LAST WEEK: The Bears put together a miserable performance against the Lions that highlighted everything that is wrong with the team. The offensive line allowed pressure on Jay Cutler nearly every time he dropped back. He performed admirably given the circumstances (28/38, 249 yards, 1 TD, 0 INT) and Matt Forte also had a solid game (151 total yards). Yet the offensive line gave up three sacks and six quarterback hits, as well as incurring nine false start penalties, which never allowed the offense to get into a rhythm. Defensively, the Bears made Jahvid Best look like Barry Sanders. The Lions starting back had rushed for just 190 yards on the season before the Monday Night tilt, yet picked up 163 yards on the ground against Chicago. And the Bears' secondary had no answer for Calvin Johnson, who finished with 130 yards on the night.
LOOKING FORWARD: This team has more question marks than the Riddler costume. There are issues at every position outside of running back, quarterback and kick returner, and that includes the coaches. Fortunately, the Bears get to come home and face a Minnesota team that has struggled as well this season. Yet the Vikings boast the best back in the league in Adrian Peterson. If Jahvid Best can post 163 yards on the Bears defense, what will AP do to them? And on offense, the line will face another premiere pass rusher in Jared Allen, who will be just as disruptive as Lions DE Cliff Avril was last night, if not more so. The Bears have a short week to cure what ails them. If they can't right the ship against Minnesota, heads might roll.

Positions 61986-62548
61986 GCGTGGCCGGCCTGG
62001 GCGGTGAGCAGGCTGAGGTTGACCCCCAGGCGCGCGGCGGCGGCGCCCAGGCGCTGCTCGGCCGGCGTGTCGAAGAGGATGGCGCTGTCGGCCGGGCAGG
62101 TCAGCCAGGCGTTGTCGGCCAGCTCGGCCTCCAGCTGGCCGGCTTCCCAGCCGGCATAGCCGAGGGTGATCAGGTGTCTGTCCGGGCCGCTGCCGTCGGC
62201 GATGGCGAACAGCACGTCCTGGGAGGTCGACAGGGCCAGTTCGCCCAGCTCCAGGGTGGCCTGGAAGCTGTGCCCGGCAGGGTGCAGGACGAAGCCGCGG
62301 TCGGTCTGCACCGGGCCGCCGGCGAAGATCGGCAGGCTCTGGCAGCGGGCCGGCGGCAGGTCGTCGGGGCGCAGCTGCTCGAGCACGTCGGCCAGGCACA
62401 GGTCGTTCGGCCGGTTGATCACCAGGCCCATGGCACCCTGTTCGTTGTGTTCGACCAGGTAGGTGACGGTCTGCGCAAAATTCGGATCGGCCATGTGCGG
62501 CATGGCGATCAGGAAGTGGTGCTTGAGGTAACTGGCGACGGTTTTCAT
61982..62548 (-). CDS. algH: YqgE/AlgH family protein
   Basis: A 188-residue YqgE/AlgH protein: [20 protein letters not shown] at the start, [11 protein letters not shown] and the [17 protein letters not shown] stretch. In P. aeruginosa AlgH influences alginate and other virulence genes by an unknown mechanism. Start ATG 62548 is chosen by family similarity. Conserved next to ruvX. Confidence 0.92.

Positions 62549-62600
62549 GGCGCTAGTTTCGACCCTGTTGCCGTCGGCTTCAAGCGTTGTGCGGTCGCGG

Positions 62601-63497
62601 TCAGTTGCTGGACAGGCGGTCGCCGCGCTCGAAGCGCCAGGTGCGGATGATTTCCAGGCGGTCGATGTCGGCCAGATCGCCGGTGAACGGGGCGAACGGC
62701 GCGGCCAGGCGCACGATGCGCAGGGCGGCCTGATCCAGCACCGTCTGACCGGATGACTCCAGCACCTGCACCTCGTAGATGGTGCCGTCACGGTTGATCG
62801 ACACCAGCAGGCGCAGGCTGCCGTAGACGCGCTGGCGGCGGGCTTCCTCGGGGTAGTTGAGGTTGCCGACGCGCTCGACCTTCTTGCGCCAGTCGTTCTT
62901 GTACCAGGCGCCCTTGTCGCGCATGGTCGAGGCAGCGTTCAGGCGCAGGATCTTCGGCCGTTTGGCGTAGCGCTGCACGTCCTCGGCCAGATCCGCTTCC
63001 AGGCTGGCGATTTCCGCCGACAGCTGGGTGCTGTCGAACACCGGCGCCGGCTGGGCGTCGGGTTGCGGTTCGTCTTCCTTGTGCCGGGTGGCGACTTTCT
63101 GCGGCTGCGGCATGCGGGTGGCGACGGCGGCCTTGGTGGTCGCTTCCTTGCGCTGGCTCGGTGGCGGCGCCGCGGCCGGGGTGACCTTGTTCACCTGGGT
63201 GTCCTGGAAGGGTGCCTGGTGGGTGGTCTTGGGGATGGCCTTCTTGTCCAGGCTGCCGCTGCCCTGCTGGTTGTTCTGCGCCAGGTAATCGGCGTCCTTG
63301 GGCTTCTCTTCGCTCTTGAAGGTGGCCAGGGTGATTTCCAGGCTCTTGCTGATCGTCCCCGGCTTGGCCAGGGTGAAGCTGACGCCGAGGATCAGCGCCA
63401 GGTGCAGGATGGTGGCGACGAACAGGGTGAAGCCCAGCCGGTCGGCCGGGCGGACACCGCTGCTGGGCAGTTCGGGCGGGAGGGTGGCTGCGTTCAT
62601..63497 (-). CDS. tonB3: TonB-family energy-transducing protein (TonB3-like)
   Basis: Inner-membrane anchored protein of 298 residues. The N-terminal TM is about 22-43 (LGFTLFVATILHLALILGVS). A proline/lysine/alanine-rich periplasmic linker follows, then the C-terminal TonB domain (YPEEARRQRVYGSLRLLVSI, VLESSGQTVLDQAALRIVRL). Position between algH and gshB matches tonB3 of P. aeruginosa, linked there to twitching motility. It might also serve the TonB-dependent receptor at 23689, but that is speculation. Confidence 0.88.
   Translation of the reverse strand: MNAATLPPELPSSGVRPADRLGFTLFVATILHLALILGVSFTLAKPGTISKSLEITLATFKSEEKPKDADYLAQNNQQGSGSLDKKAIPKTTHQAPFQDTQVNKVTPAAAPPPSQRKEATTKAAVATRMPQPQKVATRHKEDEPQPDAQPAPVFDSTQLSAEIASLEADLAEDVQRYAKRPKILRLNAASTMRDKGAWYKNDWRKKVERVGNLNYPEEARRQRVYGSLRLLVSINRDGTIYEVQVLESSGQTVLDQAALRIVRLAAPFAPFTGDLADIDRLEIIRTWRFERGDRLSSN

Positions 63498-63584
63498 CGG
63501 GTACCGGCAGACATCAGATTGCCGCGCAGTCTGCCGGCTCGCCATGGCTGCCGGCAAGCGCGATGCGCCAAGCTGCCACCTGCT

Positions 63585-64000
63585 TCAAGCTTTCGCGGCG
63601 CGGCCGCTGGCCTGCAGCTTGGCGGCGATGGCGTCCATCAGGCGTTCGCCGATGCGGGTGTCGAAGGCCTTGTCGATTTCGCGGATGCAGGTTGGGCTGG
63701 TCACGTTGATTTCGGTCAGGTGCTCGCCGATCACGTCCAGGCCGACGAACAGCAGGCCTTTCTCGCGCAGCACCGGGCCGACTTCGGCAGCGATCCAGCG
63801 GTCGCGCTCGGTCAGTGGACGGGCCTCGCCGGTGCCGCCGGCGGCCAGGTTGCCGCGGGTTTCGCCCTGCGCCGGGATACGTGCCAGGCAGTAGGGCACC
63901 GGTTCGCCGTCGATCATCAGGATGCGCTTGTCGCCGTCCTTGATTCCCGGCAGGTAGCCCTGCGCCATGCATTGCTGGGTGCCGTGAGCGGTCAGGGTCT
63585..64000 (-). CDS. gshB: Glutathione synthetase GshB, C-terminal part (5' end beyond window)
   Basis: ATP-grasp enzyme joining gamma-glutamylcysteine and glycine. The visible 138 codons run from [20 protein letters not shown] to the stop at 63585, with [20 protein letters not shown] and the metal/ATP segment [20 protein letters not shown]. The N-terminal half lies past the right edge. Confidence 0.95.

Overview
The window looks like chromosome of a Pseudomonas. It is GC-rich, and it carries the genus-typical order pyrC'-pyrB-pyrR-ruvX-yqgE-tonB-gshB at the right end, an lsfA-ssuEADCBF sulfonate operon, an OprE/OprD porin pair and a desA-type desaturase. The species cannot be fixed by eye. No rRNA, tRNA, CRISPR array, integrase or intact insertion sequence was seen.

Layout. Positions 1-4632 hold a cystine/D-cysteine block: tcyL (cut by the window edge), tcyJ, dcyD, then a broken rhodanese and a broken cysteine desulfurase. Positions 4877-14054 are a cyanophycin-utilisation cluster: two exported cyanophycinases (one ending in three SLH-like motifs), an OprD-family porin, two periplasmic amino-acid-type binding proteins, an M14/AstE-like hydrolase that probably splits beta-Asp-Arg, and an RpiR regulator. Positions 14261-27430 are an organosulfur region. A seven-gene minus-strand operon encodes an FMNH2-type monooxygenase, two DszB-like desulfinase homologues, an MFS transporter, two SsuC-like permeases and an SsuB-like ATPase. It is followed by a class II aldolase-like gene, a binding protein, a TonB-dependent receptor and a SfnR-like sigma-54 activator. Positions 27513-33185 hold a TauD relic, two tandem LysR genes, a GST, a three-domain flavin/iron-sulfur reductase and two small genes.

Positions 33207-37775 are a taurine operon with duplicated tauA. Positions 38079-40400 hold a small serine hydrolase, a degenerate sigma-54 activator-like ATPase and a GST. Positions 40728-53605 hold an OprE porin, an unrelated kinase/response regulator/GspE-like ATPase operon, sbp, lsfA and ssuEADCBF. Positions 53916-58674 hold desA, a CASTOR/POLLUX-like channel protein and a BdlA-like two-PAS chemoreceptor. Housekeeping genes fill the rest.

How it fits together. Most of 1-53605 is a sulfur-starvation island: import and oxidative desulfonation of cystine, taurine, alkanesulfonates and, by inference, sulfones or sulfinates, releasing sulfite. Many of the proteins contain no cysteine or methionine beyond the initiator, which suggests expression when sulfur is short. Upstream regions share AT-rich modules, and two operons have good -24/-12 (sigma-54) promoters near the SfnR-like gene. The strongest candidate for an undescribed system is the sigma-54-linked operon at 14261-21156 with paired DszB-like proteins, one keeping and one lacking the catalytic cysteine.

FUN STAT: The Bears' defense is 29th in the league in yards allowed per game. The group is giving up on average 419 yards per contest, far above any yardage totals of the past 10 seasons. In fact, the worst Chicago defense since 2002 only gave up 354 yards a game (2007).
LAST WEEK: Detroit didn't exactly start Monday night's win off hot, but they weren't behind by three scores at halftime, either. The team used explosive plays from Jahvid Best and Calvin Johnson, a generous helping of crowd noise (the Bears had nine false start penalties), and a relentless pass rush to upend Chicago and keep their undefeated mark intact. Matthew Stafford was effective in play action due to Detroit's ground success, and only had to throw the ball 26 times (he'd been averaging 40 attempts per contest). And if Best's career night (12 carries, 163 yards, including an 88 yard TD run) is an indication of things to come, it will make an already capable offense that much more dynamic. The game marked Detroit's first divisional win, snapping a six-game losing skid to Chicago while putting the defending NFC North champs three games behind in the division race.
LOOKING FORWARD: Detroit's weekly litmus test continues next Sunday. The team will host the San Francisco 49ers (4-1), another young, burgeoning team with various weapons that also has playoff aspirations. San Francisco, under the direction of former Michigan standout and first-year coach Jim Harbaugh, are coming off last weekend's thrashing of Tampa Bay and have looked solid after a forgettable 2010 campaign. The 49ers are buoyed by Frank Gore, and the Lions have had struggles containing active running backs. The team will have another sell-out crowd on hand for what appears to be a helpful 12th man presence, but must start quickly and force the 49ers to play catch up via the air. If the Lions win, they'll equal their win total from last season.
FUN STAT: Jahvid Best's 88-yard touchdown scamper matched his career high for rushing yards in one game alone (78). Calvin Johnson's 73-yard touchdown reception gave him 9 on the year, the most by a WR in NFL history through the first five games of a season. The last time a pair of Lions achieved such lengthy touchdown plays from different positions was in 1997 at Tampa Bay, when Barry Sanders had runs of 82 and 80 yards, and Herman Moore had a 79-yard reception.
Green Bay Packers